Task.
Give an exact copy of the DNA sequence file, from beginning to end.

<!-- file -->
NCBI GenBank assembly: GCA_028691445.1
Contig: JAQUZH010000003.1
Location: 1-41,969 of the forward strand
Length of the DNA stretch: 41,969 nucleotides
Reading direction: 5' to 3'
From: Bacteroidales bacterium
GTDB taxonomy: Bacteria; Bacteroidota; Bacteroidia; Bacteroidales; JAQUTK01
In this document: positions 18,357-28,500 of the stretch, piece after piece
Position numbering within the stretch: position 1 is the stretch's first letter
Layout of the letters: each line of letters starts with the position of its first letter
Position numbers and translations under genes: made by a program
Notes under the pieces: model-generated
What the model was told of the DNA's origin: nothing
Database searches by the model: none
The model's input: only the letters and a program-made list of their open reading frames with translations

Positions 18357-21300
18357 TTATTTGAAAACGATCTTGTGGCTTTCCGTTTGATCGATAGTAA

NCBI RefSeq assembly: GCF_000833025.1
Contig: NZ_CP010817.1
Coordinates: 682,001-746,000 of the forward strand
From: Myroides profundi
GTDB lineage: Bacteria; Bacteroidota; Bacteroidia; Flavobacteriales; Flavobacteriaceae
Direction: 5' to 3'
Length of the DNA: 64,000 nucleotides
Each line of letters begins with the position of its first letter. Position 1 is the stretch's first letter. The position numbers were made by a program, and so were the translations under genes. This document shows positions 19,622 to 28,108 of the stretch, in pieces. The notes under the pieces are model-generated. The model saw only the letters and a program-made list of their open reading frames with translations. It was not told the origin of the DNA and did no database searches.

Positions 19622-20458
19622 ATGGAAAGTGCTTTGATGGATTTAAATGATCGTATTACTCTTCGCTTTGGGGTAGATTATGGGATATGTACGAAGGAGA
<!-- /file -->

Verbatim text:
NCBI GenBank assembly: GCA_028691445.1
Contig: JAQUZH010000003.1
Location: 1-41,969 of the forward strand
Length of the DNA stretch: 41,969 nucleotides
Reading direction: 5' to 3'
From: Bacteroidales bacterium
GTDB taxonomy: Bacteria; Bacteroidota; Bacteroidia; Bacteroidales; JAQUTK01
In this document: positions 18,357-28,500 of the stretch, piece after piece
Position numbering within the stretch: position 1 is the stretch's first letter
Layout of the letters: each line of letters starts with the position of its first letter
Position numbers and translations under genes: made by a program
Notes under the pieces: model-generated
What the model was told of the DNA's origin: nothing
Database searches by the model: none
The model's input: only the letters and a program-made list of their open reading frames with translations

Positions 18357-21300
18357 TTATTTGAAAACGATCTTGTGGCTTTCCGTTTGATCGATAGTAA

NCBI RefSeq assembly: GCF_000833025.1
Contig: NZ_CP010817.1
Coordinates: 682,001-746,000 of the forward strand
From: Myroides profundi
GTDB lineage: Bacteria; Bacteroidota; Bacteroidia; Flavobacteriales; Flavobacteriaceae
Direction: 5' to 3'
Length of the DNA: 64,000 nucleotides
Each line of letters begins with the position of its first letter. Position 1 is the stretch's first letter. The position numbers were made by a program, and so were the translations under genes. This document shows positions 19,622 to 28,108 of the stretch, in pieces. The notes under the pieces are model-generated. The model saw only the letters and a program-made list of their open reading frames with translations. It was not told the origin of the DNA and did no database searches.

Positions 19622-20458
19622 ATGGAAAGTGCTTTGATGGATTTAAATGATCGTATTACTCTTCGCTTTGGGGTAGATTATGGGATATGTACGAAGGAGA